I think there's definitely a theme of being outsmarted, isn't there?

Stealth: In terms of behaviour at school she is better behaved, which I think is partly because there is a long long list of rules and timetables, so everything is very predictable. She always finishes her work way ahead of everyone else and then she uses her time to 'do stuff' for the teachers (organise their tables, pens, etc, try to tell the other kids what to do, sometimes). She also does stuff like remind teachers if they've forgotten to do something (eg: she knew that one teacher reapplied lipstick at around 10.30 and if it hadn't been done at the right time, she'd go and get the teacher's bag handbag, give it to her and quietly remind her that it was time for her to do her lips). Because of stuff like that, the teachers find her quite delightful, and they also love that she is so clever, and confident in herself, and (for want of a better word) 'poised'. So she gets lots and lots of reinforcement at school which keeps her motivated, but also I think gives her a misguided sense of power, if that makes sense?

Isingsoprano: Thank you. I will cling to your comments like a liferaft.

numbum Thu 15-Nov-12 14:15:54

When things are going as expected or she is given control, she is a darling; confident, sweet, cheerful, witty, cuddly (and still acting like the grown-up - telling everyone what to do, where to sit, what food to eat, etc). She will even, at the end of such days, cuddle up at bedtime saying things like "See, no tears today! Isn't it lovely when you do all the right things, mummy?"

I'm assuming, just to keep the peace, you all do as she says, sit where she tells you, eats what she tells you to eat during these times? I'd stop that for a start. Just because she's intelligent it doesn't mean she can be a bossy brat!

It's draining when they're being like that (I know) but you need to be consistent. Arguing back with my DD triggered her off a lot of the time so I just ignored whatever it was she was trying to argue with me about. Is there just that small chance that she was a cute bossy toddler who was allowed to get away with quite a lot and now she's older it just isn't cute any more? She needs to learn who's the boss, and it isn't her!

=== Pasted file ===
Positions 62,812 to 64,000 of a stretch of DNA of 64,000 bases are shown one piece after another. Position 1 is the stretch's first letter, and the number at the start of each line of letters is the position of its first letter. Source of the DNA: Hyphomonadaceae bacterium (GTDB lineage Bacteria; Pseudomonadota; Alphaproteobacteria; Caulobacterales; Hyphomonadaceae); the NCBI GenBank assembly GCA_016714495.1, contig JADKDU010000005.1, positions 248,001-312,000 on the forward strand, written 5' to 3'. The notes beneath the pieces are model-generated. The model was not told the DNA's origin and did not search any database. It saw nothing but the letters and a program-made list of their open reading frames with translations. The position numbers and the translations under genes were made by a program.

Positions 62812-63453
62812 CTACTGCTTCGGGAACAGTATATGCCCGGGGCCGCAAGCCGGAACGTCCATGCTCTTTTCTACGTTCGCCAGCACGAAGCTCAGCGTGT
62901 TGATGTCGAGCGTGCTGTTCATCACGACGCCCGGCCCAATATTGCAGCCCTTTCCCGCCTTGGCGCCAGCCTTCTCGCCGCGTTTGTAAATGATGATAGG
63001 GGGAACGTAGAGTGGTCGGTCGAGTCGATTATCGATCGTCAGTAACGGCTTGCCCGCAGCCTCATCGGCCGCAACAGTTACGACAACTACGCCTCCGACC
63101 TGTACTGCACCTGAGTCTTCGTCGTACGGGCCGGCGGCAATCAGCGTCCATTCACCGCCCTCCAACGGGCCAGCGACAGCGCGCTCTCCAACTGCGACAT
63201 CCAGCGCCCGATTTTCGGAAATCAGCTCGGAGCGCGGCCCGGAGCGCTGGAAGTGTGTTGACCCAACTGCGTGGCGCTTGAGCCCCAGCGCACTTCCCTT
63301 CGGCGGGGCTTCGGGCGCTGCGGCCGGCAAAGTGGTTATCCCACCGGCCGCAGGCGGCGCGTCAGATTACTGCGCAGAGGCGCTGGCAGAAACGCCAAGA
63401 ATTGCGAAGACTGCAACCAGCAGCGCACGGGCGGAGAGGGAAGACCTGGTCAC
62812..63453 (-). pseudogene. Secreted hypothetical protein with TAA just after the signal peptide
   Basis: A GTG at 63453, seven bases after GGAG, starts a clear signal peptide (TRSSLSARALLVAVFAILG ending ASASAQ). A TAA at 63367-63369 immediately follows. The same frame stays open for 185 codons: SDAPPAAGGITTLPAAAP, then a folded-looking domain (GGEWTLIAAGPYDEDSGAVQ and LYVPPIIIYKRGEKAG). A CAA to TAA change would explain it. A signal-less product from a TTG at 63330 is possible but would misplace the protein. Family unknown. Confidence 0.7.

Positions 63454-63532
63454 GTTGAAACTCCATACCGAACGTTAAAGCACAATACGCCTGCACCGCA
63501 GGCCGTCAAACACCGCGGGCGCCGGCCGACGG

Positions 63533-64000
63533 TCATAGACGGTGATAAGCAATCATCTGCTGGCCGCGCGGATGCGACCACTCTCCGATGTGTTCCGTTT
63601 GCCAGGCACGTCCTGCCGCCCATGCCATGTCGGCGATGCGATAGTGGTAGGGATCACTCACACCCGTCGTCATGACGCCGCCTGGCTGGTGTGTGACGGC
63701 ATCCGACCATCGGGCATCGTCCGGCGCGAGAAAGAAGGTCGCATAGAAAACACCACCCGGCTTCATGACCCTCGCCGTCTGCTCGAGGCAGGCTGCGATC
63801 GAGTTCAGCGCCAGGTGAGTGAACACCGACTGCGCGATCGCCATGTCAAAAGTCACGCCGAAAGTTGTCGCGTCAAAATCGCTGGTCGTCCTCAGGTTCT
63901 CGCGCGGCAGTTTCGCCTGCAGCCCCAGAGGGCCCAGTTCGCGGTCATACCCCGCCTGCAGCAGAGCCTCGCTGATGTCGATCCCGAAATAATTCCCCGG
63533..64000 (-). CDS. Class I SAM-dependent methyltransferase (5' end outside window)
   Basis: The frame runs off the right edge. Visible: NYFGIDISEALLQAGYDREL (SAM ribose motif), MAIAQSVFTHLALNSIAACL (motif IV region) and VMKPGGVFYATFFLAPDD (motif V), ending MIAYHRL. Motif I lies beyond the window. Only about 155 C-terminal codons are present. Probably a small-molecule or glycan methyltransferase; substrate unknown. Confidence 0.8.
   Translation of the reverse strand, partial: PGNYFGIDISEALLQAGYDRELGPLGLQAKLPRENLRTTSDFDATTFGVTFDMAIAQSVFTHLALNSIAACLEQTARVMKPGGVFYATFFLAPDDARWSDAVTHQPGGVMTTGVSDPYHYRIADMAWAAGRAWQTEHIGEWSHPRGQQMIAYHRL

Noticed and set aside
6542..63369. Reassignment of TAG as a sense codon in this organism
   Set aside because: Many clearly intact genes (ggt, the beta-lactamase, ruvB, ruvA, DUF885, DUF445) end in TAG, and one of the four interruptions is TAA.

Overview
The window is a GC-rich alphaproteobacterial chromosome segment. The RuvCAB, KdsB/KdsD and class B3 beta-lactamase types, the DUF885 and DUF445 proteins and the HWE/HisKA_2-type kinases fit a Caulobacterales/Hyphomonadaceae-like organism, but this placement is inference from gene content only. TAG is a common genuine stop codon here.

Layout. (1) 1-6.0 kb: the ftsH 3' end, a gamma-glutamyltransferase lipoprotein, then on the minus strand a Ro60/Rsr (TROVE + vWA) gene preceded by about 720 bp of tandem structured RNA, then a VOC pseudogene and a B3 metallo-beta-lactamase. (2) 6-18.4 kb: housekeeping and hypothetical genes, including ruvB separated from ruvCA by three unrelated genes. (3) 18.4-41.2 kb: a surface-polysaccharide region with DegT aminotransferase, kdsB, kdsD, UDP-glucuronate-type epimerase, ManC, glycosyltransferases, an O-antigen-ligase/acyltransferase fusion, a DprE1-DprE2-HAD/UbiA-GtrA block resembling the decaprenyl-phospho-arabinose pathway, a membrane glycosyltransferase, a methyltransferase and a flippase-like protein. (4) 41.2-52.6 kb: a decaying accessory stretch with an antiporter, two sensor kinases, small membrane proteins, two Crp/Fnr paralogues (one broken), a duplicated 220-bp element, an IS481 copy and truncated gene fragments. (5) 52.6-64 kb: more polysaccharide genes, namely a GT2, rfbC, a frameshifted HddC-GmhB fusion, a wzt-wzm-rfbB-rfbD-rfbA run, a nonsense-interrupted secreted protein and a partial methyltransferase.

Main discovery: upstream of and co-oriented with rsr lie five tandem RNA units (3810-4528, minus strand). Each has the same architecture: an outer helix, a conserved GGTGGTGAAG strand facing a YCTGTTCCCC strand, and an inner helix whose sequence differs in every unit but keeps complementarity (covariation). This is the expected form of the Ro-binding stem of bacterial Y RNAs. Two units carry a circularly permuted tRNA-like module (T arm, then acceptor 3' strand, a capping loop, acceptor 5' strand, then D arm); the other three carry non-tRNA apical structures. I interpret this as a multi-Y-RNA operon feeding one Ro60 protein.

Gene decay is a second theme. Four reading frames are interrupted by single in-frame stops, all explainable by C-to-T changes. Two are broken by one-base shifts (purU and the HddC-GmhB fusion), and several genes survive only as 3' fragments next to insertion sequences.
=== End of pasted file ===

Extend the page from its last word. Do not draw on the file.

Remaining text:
numbum Thu 15-Nov-12 14:18:12

And as for your 'TH' comment her outsmarting you I'd say that was a lack of manners and respect personally! Did you stop her horse riding like you'd threatened to?

numbum Thu 15-Nov-12 14:18:54

(I'm sure you can rearrange my last post to make sense..oops!)

nickelrocketgoBooooooom Thu 15-Nov-12 14:22:49

"you could move down south- i know a lot of towns where they never say "th". it'll be a shame you won't be living with me anymore, but I'm sure we can find a nice home for you down there."

nickelrocketgoBooooooom Thu 15-Nov-12 14:23:43

i think the teachers need to nip that in the bud as well - they're basically just encouraging her to be a bossy.

angelinterceptor Thu 15-Nov-12 14:24:17

stillsquiffy
My DD is a bit older, and I dont think she is G&T, but we have very similar issues with the control and behaviour.
unfortunately for us, it is happening at school too - and they have clamped down - I have started another thread for advice.

Its draining isnt it - and embarrassing

Maybe if known rules and consequences at school work, the same might work at home? A written set of rules (with clear statement that Mummy's decision is final and not open to debate) and consequences ( X offences = no horseriding), maybe?

On the sticking out tongue thing, I would have cancelled horse riding on the spot for the rudeness, TBH.

HullyEastergully Thu 15-Nov-12 14:34:48

Never mind, she'll grow up to be Maggie Thatcher and rule the world destroy it

anklebitersmum Thu 15-Nov-12 14:35:55

Draconian works. Gifted or not, rude and bossy is rude and bossy.